Title page for ETD etd-02032010-103026

Type of Document Master's Thesis
Author Henslee, Erin A
URN etd-02032010-103026
Title Exploiting Clausius-Mossotti Factor to Isolate Stages of Human Breast Cancer Cells: Theory and Experiment
Degree Master of Science
Department Biomedical Engineering
Advisory Committee
Advisor Name Title
Davalos, Rafael V. Committee Chair
Schmelz, Eva M. Committee Member
Stremler, Mark A. Committee Member
  • Breast Cancer
  • Dielectrophoresis
  • Clausius-Mossotti
Date of Defense 2010-01-19
Availability unrestricted
This work demonstrates the ability of contactless dielectrophoresis (cDEP) for isolation of breast cancer cell stages. The ability to selectively concentrate breast tumor cells from a non-transformed or normal cell population is the key to successfully detecting tumors at an early stage of growth and treating transformed cells before they proliferate. Since all cell types have a unique molecular composition it is expected that their dielectrophoretic properties are also unique. DEP force is dependent on the frequency and magnitude of the applied field, as well as a particle’s size and electric properties. Specifically, the Clausius-Mossotti factor in the DEP force equation determines a specific cell type’s interaction with the electric field and the DEP force response. Cell properties affecting this parameter were investigated numerically and experimentally.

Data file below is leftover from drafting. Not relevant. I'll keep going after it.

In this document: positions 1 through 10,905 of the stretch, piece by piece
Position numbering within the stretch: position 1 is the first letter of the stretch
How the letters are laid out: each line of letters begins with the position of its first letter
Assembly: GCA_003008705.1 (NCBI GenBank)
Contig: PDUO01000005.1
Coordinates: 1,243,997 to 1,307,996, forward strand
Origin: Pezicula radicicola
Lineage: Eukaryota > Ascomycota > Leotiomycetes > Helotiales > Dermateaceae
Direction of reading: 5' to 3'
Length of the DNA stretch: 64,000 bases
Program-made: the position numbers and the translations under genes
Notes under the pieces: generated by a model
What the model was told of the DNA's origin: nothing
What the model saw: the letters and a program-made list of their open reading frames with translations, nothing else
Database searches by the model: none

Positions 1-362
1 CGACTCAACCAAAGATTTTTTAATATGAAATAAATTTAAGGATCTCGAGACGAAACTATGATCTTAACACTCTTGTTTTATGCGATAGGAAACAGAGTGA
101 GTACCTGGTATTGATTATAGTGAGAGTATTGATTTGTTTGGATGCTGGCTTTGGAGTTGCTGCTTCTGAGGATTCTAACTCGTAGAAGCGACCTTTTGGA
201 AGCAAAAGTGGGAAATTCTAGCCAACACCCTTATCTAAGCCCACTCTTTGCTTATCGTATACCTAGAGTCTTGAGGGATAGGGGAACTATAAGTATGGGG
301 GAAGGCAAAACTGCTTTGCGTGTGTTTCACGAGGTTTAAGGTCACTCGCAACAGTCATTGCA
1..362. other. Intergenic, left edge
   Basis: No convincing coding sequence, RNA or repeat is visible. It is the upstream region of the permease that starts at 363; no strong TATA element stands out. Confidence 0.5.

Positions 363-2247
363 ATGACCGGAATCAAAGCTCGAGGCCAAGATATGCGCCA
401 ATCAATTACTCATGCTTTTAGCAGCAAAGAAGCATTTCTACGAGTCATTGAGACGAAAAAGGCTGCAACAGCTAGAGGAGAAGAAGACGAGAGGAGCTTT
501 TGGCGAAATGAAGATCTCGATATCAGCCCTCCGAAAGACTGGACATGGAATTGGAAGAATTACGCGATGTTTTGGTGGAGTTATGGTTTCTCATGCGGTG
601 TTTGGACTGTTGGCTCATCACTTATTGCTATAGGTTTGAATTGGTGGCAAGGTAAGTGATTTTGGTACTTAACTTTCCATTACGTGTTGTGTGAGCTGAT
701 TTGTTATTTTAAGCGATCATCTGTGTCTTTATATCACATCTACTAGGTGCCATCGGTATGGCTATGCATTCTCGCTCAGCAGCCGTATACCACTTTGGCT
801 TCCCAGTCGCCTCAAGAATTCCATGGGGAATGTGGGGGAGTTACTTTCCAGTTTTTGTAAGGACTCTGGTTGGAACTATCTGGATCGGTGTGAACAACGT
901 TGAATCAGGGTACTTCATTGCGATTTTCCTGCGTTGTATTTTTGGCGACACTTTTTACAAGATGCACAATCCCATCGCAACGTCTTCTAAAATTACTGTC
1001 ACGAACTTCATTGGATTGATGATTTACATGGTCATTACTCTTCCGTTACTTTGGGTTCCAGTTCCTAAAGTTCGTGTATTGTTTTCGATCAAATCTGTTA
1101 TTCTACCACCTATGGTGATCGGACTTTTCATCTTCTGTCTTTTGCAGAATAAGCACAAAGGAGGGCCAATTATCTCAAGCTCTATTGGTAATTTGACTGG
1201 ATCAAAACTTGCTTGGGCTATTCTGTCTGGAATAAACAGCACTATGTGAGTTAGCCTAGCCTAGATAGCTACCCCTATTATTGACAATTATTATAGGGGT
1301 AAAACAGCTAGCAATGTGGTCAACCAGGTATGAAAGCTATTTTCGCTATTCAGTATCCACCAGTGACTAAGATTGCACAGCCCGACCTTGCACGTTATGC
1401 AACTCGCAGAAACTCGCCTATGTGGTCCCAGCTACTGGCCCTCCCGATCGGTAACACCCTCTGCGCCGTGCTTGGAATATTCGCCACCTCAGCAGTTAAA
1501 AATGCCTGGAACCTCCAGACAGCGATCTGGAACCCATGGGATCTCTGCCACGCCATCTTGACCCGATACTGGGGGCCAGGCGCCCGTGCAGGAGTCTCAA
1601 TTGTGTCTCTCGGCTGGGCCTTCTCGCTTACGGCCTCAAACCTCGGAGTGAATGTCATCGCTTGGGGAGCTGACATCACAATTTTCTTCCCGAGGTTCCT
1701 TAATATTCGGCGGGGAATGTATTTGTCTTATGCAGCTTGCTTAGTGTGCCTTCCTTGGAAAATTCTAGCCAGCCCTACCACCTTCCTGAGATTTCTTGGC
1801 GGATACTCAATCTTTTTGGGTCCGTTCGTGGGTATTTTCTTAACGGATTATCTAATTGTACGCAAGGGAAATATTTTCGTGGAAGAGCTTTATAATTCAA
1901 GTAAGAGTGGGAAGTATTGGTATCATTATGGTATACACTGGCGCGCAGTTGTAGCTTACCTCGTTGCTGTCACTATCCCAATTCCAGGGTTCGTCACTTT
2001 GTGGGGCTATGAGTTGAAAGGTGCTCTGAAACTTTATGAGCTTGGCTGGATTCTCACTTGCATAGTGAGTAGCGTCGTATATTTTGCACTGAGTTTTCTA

MCF10A, MCF7, and MDA-MB231 human breast cancer cells were used to represent early, intermediate, and late staged breast cancer respectively. Experiments were conducted at 0.02ml/hr with applied voltages of 20Vrms, 25Vrms, 30Vrms, 35Vrms, 40Vrms and 50Vrms (n=8). Frequency measurements were recorded for the initial onset of DEP force and when 90% trapping was obtained. The trapping frequency ranges for each cell were distinct from one another with the least amount of overlap between the MCF10A cells and MDA-MB231cells. The MCF7 cell line had, on average, the smallest trapping region at each applied voltage, and fell in between the normal and late staged cells’ trapping frequency ranges. Voltages of 20Vrms to 30Vrms were found the most efficient for cell isolation.

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